DEPARTMENT OF HEALTH AND HOSPITALS

Several pieces of legislation this session dealt with penalties and sanctions that can be imposed against certain health care providers which are regulated by the Department of Health and Hospitals.

Senate Bill 43 by Senator Mount (Act 518) allows the Department of Health and Hospitals to adopt by rules and regulations remedies for health care facilities which have violations of the licensure standards, certification requirements, or the Medicaid standards of participation. These alternative remedies may include denial of Medicaid payment, denial of new admissions into the facility, removal from the freedom of choice list, the transfer of residents or patients from the facility, suspension of the license, or other alternate remedies with the goal of deter noncompliance.

Senate Bill 229 by Senator Mount (Act 785) amends the penalties for nursing homes and other health care facilities to make such penalties consistent among all types of facilities.

House Bill 194 by Representative Katz (Act 255) allows the Department of Health and Hospitals to revoke, deny, or not renew a license of a home health provider if the provider fails to allow department surveyors from entering the facility for the purposes of conducting a survey.

Several pieces of legislation made changes to licensure and operational requirements of certain health care providers.

House Bill 1333 by Representative Mills (Act 332) provides for a licensing framework for supervised transitional residential and aftercare facilities. The legislature found there was a need for a secured residential facility for persons found not guilty of a crime by reason of insanity or found incompetent to stand trial after such person has been released from a state forensic facility. Historically, all secured residential facilities have been overseen by the Department of Social Services under its authority to regulate traditional adult residential care homes. This legislation moves these types of facilities to the Department of Health and Hospitals to license and regulate these types of facilities serving forensic clients due to the mental health issues of the residents, the fact that the individuals are discharged from forensic hospitals operated by the Department of Health and Hospitals, and the security issues involved at such facilities.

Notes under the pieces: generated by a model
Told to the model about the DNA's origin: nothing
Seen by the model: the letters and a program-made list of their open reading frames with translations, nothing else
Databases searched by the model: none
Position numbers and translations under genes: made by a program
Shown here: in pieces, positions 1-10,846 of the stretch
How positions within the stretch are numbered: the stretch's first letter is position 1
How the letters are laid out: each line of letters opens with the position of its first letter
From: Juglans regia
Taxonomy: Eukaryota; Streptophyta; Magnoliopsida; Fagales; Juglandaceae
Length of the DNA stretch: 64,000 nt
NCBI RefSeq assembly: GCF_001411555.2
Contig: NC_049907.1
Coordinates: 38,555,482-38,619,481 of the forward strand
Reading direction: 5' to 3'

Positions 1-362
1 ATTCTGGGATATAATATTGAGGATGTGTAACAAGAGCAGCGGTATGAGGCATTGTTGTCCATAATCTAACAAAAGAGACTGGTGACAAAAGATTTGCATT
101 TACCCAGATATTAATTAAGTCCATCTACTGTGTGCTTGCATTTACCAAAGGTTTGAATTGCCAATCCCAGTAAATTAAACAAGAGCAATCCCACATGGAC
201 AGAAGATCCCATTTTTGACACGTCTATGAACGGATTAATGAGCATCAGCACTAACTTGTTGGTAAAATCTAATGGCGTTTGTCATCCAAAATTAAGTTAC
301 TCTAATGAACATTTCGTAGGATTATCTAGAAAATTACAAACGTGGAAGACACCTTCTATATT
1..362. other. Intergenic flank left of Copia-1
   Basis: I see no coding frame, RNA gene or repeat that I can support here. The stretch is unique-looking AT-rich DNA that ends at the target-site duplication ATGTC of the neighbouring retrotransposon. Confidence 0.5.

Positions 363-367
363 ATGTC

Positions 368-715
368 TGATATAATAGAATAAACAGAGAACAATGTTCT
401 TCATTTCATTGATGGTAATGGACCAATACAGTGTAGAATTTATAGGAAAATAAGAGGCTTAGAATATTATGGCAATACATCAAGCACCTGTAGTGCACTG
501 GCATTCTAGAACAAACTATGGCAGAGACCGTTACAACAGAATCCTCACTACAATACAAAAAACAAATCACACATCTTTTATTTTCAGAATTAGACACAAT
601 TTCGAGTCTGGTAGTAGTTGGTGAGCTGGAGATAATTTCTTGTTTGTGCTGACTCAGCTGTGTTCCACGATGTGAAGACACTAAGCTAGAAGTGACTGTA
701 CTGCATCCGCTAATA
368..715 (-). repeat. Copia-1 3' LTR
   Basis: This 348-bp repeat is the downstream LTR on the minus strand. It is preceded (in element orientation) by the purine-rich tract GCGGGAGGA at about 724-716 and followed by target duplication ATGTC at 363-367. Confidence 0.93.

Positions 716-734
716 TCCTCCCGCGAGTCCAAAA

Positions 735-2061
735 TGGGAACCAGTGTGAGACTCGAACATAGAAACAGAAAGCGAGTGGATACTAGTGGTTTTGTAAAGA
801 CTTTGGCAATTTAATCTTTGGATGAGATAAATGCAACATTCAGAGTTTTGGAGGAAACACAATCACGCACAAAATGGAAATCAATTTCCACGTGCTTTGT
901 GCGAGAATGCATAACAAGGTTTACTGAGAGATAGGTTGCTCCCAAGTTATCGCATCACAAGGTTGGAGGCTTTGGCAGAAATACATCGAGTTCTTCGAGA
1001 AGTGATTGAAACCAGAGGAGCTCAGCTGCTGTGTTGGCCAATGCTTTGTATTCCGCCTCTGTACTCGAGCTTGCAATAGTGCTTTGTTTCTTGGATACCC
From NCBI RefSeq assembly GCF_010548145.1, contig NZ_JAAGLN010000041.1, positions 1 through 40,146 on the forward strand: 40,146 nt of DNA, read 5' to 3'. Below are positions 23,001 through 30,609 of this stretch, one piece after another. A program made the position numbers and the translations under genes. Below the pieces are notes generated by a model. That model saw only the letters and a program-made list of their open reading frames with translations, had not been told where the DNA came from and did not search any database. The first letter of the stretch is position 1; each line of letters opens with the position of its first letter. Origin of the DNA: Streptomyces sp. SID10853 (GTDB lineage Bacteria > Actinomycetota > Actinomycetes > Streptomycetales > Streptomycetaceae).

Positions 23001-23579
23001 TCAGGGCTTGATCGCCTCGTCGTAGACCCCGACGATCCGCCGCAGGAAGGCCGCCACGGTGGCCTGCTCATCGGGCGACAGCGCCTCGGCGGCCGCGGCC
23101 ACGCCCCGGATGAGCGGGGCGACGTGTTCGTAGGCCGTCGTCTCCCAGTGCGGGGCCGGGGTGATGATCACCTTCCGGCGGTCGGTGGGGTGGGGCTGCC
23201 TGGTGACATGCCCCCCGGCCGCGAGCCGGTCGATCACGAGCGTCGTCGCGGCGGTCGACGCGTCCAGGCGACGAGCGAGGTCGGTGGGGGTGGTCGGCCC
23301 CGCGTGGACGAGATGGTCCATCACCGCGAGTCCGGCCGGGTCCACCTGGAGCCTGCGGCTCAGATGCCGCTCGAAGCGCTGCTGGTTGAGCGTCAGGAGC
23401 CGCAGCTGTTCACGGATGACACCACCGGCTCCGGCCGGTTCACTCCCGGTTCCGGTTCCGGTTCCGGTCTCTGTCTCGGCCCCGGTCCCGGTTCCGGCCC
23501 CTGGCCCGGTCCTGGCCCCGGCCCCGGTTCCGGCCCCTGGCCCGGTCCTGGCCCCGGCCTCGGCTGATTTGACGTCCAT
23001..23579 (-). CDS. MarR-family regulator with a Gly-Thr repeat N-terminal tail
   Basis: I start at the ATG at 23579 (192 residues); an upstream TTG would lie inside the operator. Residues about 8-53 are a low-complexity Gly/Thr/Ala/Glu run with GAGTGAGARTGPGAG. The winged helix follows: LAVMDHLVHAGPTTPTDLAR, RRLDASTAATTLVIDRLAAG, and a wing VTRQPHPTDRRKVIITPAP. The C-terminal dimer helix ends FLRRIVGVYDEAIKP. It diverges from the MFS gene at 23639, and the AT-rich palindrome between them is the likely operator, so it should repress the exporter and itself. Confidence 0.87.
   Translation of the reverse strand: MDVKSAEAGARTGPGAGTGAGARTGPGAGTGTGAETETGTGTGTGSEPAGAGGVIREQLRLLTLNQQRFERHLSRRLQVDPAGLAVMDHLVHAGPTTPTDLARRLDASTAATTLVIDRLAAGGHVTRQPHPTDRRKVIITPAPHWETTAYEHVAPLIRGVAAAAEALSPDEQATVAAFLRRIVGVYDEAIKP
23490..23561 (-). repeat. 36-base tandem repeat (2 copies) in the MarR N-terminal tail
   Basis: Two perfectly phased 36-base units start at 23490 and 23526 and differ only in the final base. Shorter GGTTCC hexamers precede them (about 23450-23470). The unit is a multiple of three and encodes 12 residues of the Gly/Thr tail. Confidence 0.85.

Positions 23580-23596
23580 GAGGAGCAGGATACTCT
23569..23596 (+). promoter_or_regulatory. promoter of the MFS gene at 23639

Senate Bill 234 by Senator Mount (subject to call - House Referral) would have moved the regulation of substitute family care services for developmentally disabled children from the Department of Social Services to the Department of Health and Hospitals. The legislation defines a substitute family as an unrelated person or persons, or a family member except for a parent, spouse, or legal guardian who provides for the needs of an individual with developmental disabilities. The legislation further defines a substitute family agency as an agency, institution, society, corporation, person, or any other group responsible for recruiting, selecting, training, and monitoring a substitute family. The legislation requires that a substitute family agency may not be established, operated, or reimbursed for Medicaid services unless the Department of Health and Hospitals has licensed the agency to perform such services.